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Each day, foreign students such as these ones pictured arrive to seek help at the Salvos on 426 Church St.

students who had no way of going home since the pandemic and lost jobs by providing vouchers for food and groceries. Woolworths has provided the Salvos with vouchers that can only be used for purchasing food and other grocery items, except alcohol and tobacco. It varies from week to week but on average, as many as 60 come through the door daily to pick up Woolworths vouchers while the Salvo Assessment Line handles the bulk of phone calls for other types of help, Major Collinson said. Those who have lost jobs are referred to the Salvos’ employment program, Employment Plus, to get the jobless back into the workforce or receive training to reskill for industries needing workforce.

Salvo community member Henry Laferla, 68, and Major Kylie Collinson reflect on the history of the Salvation Army depicted in the huge photo collage displayed in the foyer for all to see. WESTERN SYDNEY BUSINESS ACCESS APRIL 2021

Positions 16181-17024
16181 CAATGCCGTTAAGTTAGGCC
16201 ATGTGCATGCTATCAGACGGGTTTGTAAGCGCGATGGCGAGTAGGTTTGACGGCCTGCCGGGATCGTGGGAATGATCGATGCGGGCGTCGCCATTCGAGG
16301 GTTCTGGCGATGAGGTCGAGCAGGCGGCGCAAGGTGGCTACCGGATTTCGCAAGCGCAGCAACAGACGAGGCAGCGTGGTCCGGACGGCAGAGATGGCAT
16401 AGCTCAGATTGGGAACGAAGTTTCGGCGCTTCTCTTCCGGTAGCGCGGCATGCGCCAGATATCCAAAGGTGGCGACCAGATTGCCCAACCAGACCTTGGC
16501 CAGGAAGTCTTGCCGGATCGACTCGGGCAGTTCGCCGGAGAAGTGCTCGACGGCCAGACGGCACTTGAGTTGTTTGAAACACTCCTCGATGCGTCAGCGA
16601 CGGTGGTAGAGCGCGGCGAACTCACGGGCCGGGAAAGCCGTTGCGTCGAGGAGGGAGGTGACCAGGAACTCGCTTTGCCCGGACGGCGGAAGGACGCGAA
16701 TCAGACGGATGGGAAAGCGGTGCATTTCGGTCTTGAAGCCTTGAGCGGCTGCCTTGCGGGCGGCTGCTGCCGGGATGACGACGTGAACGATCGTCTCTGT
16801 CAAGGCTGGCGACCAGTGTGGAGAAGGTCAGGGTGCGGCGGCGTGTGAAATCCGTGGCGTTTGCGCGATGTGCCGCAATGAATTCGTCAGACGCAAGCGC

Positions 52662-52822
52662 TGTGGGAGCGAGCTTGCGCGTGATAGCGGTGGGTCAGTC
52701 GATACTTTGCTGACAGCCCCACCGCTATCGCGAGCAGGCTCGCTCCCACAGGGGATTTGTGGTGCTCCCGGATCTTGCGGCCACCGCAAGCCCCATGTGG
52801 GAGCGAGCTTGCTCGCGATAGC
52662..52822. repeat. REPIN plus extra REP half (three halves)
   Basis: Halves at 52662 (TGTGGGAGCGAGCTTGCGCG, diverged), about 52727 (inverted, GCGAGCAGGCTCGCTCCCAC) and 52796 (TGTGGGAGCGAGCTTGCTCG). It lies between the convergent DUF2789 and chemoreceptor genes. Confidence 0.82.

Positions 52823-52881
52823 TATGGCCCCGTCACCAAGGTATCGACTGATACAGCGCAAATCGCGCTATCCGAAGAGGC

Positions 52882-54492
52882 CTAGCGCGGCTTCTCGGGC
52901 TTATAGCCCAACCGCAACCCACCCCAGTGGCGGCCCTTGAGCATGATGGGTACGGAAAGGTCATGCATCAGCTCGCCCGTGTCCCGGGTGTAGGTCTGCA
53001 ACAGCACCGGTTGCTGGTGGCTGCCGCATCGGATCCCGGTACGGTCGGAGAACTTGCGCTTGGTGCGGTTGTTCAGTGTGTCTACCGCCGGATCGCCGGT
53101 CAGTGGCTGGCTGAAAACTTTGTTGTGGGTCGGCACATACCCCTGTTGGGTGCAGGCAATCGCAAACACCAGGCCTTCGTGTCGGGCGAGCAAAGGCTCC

It’s a dramatic increase The Salvos Moneycare offers a free financial counselling service for individuals and families. This is available in 17 centres across Sydney. In Western Sydney, at least 600 individual cases since last year are ongoing and are receiving support by ensuring they are being reconnected to work opportunities, receiving emergency relief and Centrelink entitlements, and learning skills how to repay their debts and manage their money for the longer term. “We look closely at the person’s expenses and provide tips and options on reducing expenses where possible, and work on these priorities,” says Mita Mitra, Moneycare regional manager.